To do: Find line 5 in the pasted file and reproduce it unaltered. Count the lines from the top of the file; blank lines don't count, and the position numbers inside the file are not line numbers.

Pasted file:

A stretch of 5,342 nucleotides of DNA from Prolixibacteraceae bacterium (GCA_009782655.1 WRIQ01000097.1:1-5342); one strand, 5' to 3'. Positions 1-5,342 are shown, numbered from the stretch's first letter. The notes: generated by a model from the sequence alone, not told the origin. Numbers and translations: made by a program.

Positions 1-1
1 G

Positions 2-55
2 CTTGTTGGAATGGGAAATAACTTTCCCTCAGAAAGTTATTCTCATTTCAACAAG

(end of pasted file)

2 CTTGTTGGAATGGGAAATAACTTTCCCTCAGAAAGTTATTCTCATTTCAACAAG